SASKATOON — When Chris Wenzel knew he was going to die, he had an unusual request for his wife.
The well-known Saskatoon tattoo artist asked that his ink-adorned skin be removed and preserved before he was buried. He wanted his kids and grandkids to see his life’s work long after he was gone.
“He thought that would be really cool,” his wife, Cheryl Wenzel, said Wednesday. “I thought, that’s different but, yeah, that’s cool.
“I don’t care what it takes. I’m going to get this done for him.”
Her 41-year-old husband, owner of Electric Underground Tattoos, died after an illness on Oct. 28. Before his death, he discovered Save My Ink Forever, a U.S.-based company that preserves tattoos.
His wife contacted the company which had never worked on such a scale before. There were only a few parts of her husband’s body that weren’t covered in artwork and he wanted all his finished tattoos preserved.
Kyle Sherwood, the company’s chief operating officer, went to Saskatoon to surgically excise Wenzel’s skin from 70 per cent of his entire body and preserve it with a special formula in a frame.
The entire job will cost about $80,000 and take about three months.
Cheryl Wenzel was in the room with Sherwood when he began removing the skin.
“I was able to point out which tattoos (Chris) wanted.”
Wenzel’s passion for tattoos was evident from a young age when he inked his aunt at nine years old, she said.
“He just fell in love with it. He fell in love with art and had such a passion for tattoos,” she said. “He would say he was a slave to the needle because he loved to tattoo so much.”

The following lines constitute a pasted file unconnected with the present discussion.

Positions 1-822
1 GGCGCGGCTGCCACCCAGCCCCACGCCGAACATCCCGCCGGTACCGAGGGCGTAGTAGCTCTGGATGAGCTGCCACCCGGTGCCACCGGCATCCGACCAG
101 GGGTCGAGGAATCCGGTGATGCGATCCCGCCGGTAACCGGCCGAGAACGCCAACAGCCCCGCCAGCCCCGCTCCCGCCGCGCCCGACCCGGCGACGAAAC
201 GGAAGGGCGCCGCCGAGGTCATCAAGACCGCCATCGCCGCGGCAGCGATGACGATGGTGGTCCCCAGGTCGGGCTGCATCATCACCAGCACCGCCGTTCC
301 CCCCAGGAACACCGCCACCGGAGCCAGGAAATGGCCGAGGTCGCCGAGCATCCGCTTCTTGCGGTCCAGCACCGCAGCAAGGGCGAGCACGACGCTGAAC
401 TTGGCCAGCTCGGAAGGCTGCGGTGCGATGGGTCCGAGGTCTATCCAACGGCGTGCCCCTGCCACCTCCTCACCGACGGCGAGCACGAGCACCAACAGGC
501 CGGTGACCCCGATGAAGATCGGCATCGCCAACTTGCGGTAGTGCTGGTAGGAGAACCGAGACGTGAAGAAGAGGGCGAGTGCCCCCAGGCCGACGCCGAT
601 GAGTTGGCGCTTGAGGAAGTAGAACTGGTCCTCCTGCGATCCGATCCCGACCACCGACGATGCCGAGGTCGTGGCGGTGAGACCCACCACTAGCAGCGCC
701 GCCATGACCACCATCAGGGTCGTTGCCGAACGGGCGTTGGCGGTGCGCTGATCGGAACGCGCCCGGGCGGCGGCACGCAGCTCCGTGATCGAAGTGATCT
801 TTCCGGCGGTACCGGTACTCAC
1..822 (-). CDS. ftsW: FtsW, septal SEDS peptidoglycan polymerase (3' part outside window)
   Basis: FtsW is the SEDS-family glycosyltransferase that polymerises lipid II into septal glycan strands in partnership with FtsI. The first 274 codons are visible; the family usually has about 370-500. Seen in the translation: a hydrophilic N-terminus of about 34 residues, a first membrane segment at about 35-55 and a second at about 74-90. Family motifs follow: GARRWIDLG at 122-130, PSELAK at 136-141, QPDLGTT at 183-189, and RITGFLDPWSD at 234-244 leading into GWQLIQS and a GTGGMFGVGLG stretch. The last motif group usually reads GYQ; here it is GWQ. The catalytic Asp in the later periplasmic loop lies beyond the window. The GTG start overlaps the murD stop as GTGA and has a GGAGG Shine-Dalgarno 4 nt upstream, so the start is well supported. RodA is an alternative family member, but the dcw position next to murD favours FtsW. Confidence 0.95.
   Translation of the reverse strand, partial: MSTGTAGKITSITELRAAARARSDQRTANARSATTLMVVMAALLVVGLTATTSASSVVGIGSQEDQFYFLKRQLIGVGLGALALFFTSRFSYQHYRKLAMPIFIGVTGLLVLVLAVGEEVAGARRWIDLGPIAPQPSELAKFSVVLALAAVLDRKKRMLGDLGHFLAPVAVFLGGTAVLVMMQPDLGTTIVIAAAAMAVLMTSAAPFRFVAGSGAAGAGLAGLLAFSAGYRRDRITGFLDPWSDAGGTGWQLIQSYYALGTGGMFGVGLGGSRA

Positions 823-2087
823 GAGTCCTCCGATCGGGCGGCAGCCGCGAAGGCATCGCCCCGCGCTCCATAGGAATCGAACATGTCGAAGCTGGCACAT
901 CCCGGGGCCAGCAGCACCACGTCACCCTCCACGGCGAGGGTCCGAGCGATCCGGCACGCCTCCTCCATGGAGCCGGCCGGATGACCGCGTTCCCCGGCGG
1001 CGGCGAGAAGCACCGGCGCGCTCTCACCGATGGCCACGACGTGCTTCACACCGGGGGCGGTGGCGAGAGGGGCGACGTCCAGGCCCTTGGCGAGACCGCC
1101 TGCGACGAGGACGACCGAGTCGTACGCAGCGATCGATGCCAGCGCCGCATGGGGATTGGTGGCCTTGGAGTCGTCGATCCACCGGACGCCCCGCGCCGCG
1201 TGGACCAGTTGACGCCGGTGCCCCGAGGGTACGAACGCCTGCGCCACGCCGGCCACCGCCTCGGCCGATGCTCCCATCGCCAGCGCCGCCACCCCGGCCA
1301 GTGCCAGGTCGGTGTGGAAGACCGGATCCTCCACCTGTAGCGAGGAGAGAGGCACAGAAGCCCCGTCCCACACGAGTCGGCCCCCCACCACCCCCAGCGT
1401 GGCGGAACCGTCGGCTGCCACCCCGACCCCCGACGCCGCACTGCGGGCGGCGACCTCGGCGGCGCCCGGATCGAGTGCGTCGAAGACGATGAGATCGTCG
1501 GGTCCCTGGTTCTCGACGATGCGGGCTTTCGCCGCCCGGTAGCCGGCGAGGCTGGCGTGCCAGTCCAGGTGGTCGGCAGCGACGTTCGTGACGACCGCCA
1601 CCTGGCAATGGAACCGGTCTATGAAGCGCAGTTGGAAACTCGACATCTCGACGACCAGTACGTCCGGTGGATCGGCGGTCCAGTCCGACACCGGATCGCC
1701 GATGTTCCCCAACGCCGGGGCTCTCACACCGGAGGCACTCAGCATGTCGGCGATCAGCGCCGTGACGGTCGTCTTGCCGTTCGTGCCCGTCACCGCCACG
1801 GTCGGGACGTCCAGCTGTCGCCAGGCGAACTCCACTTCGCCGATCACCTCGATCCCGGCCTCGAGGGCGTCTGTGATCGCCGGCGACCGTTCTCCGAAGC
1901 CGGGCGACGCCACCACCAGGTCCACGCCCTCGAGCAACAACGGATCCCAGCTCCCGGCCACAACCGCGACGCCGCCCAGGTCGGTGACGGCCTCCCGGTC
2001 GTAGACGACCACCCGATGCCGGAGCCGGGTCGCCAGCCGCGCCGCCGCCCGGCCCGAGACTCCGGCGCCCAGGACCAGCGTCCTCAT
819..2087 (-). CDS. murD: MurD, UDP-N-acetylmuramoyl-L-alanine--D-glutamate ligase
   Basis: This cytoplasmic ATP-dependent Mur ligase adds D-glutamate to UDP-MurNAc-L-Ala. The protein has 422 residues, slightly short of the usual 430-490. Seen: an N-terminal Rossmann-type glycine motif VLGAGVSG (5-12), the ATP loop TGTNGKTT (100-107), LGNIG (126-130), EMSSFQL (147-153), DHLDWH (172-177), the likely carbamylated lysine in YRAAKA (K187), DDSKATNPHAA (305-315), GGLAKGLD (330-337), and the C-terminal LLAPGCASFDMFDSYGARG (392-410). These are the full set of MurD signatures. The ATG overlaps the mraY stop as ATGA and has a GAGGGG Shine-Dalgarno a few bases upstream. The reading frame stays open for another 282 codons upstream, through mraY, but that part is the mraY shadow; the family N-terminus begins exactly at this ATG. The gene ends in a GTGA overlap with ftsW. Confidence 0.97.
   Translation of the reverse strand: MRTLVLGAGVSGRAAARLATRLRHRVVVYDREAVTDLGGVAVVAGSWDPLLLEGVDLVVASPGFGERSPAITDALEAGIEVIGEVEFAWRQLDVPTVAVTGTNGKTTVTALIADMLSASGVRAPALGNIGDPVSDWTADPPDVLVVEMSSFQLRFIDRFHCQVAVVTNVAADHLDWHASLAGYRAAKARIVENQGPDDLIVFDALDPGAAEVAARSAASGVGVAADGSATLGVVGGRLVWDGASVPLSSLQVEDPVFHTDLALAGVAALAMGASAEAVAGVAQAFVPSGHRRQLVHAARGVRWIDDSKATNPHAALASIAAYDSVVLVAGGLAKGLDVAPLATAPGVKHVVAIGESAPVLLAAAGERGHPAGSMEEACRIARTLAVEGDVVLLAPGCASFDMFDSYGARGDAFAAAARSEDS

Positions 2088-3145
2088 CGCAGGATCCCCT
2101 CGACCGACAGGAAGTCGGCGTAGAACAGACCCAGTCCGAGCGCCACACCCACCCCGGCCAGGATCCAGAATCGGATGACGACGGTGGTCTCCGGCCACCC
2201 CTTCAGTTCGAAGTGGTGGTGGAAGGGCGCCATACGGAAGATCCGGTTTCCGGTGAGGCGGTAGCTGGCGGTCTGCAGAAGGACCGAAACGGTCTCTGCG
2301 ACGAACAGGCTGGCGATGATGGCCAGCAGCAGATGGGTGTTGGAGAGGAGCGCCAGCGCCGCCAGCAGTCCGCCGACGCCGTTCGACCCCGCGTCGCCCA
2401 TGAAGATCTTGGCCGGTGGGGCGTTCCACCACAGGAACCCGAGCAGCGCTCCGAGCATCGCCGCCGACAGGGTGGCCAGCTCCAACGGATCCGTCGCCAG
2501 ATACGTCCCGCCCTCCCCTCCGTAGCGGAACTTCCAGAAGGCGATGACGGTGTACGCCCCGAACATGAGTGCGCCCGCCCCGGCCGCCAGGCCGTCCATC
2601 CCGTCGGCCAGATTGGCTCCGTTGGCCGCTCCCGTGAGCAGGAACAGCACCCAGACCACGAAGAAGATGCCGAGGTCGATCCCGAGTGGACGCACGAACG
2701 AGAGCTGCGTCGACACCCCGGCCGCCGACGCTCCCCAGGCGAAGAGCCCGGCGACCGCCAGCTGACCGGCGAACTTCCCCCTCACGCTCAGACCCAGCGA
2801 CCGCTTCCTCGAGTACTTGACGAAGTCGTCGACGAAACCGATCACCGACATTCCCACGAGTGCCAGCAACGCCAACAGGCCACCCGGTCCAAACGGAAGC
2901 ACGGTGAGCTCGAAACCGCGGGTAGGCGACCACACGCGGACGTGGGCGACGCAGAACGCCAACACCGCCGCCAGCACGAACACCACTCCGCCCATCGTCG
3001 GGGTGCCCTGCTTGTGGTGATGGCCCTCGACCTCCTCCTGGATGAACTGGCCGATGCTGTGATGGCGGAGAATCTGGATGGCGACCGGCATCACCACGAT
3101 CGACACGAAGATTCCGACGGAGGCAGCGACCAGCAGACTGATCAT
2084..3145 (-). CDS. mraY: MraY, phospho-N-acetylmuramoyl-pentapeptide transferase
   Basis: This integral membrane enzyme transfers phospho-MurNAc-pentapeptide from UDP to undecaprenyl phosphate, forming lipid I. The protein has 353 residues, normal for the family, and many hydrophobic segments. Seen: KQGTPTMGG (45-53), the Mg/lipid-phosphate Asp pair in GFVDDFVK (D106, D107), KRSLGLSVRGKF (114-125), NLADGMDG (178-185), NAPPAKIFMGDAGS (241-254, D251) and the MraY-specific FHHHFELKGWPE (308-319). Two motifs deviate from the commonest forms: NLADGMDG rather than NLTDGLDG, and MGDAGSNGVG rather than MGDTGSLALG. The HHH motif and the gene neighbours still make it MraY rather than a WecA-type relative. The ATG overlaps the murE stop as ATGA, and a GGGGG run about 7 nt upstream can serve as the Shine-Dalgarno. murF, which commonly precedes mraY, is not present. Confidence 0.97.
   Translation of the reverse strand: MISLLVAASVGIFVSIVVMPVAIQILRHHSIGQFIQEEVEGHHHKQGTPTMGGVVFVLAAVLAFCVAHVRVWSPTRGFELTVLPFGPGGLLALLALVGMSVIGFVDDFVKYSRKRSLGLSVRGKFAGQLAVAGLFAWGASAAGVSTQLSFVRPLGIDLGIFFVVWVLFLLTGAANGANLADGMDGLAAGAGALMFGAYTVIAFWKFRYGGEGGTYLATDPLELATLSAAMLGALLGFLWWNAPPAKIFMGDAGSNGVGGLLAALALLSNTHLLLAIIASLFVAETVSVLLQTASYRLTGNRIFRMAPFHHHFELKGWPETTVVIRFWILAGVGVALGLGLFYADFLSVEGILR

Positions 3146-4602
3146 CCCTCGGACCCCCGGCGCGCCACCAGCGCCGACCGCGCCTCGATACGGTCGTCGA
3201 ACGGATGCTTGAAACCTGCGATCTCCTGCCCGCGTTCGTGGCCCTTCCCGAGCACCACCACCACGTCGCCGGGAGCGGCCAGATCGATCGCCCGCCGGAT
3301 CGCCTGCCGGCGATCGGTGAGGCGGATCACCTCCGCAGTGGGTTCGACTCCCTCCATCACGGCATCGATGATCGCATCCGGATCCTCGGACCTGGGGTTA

Her husband’s skin art will eventually hang on the wall of his tattoo studio, Wenzel said.
“You can hang a picture on a wall. You can do so many different forms of art,” she said. “A tattoo is something that has been done for hundreds of years. It’s just preserving it.”
Sherwood said his company has preserved hundreds of tattoos, but the work he’s doing on Chris Wenzel is the largest-scale preservation in North America. He removed seven designs from the artist’s back, chest, legs and arms.
“This is pretty ground-breaking,” he said.
Sherwood doesn’t normally travel to do his work, but he didn’t trust anyone else to do the job.
Preserving her husband’s artwork is a fitting tribute to a man with a “great spirit,” Cheryl Wenzel said. But she added it’s more for their children, nine and 13, who are already showing promise following in their father’s footsteps.
“This tribute means the world to them,” she said. “This is something they knew dad wanted and it’s something that dad’s going to get.”
— By Chinta Puxley in Edmonton and Ryan McKenna in Regina
The Canadian Press